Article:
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					Freedom of Religion and Belief in the 21st Century                   Meta-Analysis of Submissions




                Freedom of Religion and Belief in the 21st Century
                                   Meta-Analysis of Submissions



1. BACKGROUND TO THE RESEARCH

1.1 About the authors

This report was prepared by members of the Challenging Racism Project team
(Challenging Racism: The Anti-Racism Research Project). The report authors were:

Professor Kevin Dunn (University of Western Sydney)
Ms Jacqueline Nelson (University of Western Sydney)

The Challenging Racism Project brings together many of the leading Australian
researchers in the field of racism and anti-racism. The focus of the team‟s research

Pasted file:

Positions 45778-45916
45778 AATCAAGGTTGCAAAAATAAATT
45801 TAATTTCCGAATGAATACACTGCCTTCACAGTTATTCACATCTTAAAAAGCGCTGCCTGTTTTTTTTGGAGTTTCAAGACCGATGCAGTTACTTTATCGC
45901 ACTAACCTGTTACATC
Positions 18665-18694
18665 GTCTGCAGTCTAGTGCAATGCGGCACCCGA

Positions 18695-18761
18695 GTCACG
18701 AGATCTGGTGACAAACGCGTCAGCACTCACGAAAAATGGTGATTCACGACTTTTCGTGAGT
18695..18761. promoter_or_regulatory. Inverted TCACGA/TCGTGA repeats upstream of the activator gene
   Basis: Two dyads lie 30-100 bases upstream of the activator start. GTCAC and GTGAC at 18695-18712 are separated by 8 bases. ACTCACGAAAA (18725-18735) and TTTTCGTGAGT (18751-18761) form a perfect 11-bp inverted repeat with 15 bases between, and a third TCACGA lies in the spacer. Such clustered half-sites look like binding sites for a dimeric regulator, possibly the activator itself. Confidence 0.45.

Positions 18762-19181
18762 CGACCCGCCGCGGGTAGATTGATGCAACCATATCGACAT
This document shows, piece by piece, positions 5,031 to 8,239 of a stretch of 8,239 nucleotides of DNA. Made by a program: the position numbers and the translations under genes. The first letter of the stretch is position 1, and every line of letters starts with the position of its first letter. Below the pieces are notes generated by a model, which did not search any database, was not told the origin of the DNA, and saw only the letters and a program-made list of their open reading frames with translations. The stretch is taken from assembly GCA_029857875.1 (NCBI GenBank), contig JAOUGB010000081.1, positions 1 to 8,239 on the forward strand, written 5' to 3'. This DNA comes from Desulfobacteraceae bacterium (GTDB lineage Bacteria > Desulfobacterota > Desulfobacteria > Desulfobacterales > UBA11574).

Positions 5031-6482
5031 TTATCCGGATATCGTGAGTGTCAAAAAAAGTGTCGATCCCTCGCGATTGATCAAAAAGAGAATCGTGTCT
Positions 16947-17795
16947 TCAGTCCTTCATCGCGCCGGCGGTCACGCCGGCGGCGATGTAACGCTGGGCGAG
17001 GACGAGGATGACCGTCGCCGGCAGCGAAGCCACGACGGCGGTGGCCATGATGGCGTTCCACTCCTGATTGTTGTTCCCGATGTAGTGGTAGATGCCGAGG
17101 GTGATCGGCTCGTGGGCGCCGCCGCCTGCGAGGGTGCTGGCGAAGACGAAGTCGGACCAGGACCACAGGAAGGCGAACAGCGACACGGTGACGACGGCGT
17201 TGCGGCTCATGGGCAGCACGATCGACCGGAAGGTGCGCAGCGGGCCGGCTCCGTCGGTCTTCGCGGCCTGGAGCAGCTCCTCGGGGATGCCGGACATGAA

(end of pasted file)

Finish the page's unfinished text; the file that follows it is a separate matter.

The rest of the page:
has been on the public attitudes towards cultural diversity and experiences of racism
in Australia. Details on the Team, the project history and detailed findings are
available at: www.uws.edu.au/social_sciences/soss/research/challenging_racism




1.2 Background to the meta-analysis of submissions

The Australian Human Rights Commission received 2033 submissions to the
Freedom of Religion and Belief in the 21st Century Inquiry. Professor Kevin Dunn
and Jacqueline Nelson from the University of Western Sydney were tasked with
analysing the submissions and, where possible, comparing the views and attitudes
expressed in the submissions to those of the general Australian population. To this
end a coding framework was developed, in conjunction with staff of the AHRC and